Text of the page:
Release date: March 23, 2015
The man with allergies never gets the girl, at least according to the movies—and Portland restaurateur Ian Zamora wants to be the guy who gets the girl. So to rid himself of the sensitivities brought on by his sometimes-girlfriend’s cat, he makes an appointment with allergist Petra Lale. But he suddenly finds himself acutely attracted to the very woman who is supposed to be helping him take care of his problem.
Petra’s intrigued by Ian’s quiet strength and sexy body, but her solo practice is new and struggling. She can’t afford to compromise her ethics—or risk her medical license—by dating a patient. Falling in love certainly wasn’t this doctor’s order. She tries to stay away from Ian, but fate, and her weak willpower, keep bringing them back together.
Do two career-driven people with inexperienced hearts stand a chance of finding the right prescription for love?
by Ruby Lang
Ruby Lang is prim and bespectacled. She writes non-fiction under her real name, Mindy Hung. She can often be spotted practicing pratfalls on the streets of New York with a small child and a medium-sized husband.
An excerpt from Acute Reactions:
Ian called out an irritated “hello,” and stood up. In the restaurant business, you didn’t keep people waiting. There was always something to offer: a glass of wine, a basket of bread, a refolded napkin, new silverware, a lighted candle. Professionals knew how to distract before they struck. He liked to train his wait staff as if they were assassins. Each little gift, each inquiry, each movement was part of a master plan.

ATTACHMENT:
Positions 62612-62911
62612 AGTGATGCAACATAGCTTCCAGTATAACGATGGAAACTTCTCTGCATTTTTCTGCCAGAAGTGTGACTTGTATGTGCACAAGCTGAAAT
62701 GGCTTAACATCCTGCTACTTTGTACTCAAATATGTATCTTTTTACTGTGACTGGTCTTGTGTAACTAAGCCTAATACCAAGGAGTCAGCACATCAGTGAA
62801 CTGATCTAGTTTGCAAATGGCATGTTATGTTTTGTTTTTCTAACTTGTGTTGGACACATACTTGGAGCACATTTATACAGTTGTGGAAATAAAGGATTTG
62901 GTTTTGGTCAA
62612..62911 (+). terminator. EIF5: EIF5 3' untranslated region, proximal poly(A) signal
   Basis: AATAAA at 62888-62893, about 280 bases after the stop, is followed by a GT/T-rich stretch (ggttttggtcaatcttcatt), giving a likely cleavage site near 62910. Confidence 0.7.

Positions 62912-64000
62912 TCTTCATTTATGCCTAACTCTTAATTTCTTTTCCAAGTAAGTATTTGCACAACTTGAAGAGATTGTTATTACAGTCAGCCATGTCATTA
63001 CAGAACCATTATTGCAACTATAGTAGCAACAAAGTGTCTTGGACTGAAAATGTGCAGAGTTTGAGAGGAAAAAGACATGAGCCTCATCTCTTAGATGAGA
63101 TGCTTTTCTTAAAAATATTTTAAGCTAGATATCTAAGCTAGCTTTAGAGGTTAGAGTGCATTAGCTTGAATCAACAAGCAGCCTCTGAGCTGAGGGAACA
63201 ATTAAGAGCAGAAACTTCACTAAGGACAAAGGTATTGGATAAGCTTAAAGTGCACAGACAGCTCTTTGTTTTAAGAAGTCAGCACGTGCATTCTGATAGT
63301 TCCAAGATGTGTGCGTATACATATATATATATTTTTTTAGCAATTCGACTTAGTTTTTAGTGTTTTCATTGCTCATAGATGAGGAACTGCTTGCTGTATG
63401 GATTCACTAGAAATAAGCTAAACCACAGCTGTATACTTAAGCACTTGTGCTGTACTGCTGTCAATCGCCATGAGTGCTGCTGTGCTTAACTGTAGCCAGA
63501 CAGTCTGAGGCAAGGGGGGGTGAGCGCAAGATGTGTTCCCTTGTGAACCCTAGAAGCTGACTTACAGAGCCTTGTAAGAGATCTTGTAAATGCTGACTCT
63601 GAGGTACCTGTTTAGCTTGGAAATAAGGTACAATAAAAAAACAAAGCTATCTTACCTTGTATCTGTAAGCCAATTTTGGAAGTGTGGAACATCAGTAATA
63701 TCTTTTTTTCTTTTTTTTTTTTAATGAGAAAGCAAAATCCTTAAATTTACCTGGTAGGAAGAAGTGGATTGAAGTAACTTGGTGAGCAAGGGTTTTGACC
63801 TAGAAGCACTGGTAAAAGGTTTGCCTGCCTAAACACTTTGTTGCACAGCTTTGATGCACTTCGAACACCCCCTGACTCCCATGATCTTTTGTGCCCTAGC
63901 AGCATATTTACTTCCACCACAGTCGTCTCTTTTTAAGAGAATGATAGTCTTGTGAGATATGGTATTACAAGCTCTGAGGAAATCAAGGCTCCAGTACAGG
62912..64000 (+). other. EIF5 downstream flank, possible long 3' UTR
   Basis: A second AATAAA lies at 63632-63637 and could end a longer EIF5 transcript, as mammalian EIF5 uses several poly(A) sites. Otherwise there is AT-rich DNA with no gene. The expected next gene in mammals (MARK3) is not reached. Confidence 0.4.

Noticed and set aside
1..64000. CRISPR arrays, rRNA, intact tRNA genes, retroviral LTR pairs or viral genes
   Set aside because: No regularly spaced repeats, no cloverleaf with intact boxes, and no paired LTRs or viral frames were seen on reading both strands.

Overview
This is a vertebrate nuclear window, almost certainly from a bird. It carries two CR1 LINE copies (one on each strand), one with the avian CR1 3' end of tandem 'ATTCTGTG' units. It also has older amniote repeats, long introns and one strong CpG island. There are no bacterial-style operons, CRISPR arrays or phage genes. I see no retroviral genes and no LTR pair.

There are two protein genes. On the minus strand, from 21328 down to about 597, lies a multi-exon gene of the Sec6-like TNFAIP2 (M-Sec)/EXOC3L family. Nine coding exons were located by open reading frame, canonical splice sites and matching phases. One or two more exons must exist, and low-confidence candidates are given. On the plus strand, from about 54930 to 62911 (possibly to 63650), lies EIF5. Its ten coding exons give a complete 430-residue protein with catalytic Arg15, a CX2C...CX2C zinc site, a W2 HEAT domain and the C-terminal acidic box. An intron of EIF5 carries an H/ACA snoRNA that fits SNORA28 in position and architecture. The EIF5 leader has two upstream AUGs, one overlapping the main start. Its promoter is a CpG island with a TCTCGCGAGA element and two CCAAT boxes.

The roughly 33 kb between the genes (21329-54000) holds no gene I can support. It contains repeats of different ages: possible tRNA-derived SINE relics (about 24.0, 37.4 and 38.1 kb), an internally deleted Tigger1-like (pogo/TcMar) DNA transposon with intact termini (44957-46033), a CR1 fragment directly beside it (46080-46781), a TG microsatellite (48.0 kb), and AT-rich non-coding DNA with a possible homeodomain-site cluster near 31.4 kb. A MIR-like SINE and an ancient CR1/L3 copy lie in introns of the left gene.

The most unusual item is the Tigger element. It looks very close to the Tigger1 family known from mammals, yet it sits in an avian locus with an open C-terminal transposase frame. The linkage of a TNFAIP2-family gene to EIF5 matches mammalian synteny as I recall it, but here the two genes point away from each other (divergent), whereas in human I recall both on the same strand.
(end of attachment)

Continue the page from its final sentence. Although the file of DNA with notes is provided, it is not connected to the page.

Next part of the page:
Evidently, someone had heard him, though. After a thump and a muffled curse, the doctor finally swept open the door to the inner office. Ian pressed his lips together, ready to face a cranky old woman who didn’t know or care about the state of her waiting room. He was going to march in, get poked, and march out. It would be easy.
A woman strode through and looked right at him.
Wow, he thought for a dazed minute. Wow.
She was definitely not old. In fact, she looked a lot younger than his thirty-two years, a fact emphasized by her elfin features, her pointy little nose, tawny skin, and short, dark hair. He shook his head to clear his addled brain. This small, vivacious woman with the sharp gray eyes was the doctor, he reminded himself. Suddenly, the thought of receiving a thousand hurts from her hands was nothing compared to the way her eyes flashed when she caught sight of him.
Then he remembered. He was beginning something meaningful with a great, wonderful woman. He certainly wasn’t attracted in any way to a disorganized, jumpy-looking allergist—his doctor, for heaven’s sake. He was here for shots to smooth his way to move in with his girlfriend and her damned cat and live happily ever after. His time in this office was sure to be unpleasant, and full of stabbing and bleeding and itching. As she approached, he told himself that Dr. Lale smelled nothing like baked goods. She probably had chilly fingers and cleaned her skin with alcohol swabs. She probably wore latex gloves to bed.
Dammit, he was not picturing the allergist’s lithe little body in bed, was he?
Eyes on the prize, he reminded himself. Eyes on the prize.
He thought of his plans for the future and gave the doctor a dark glower for making him forget.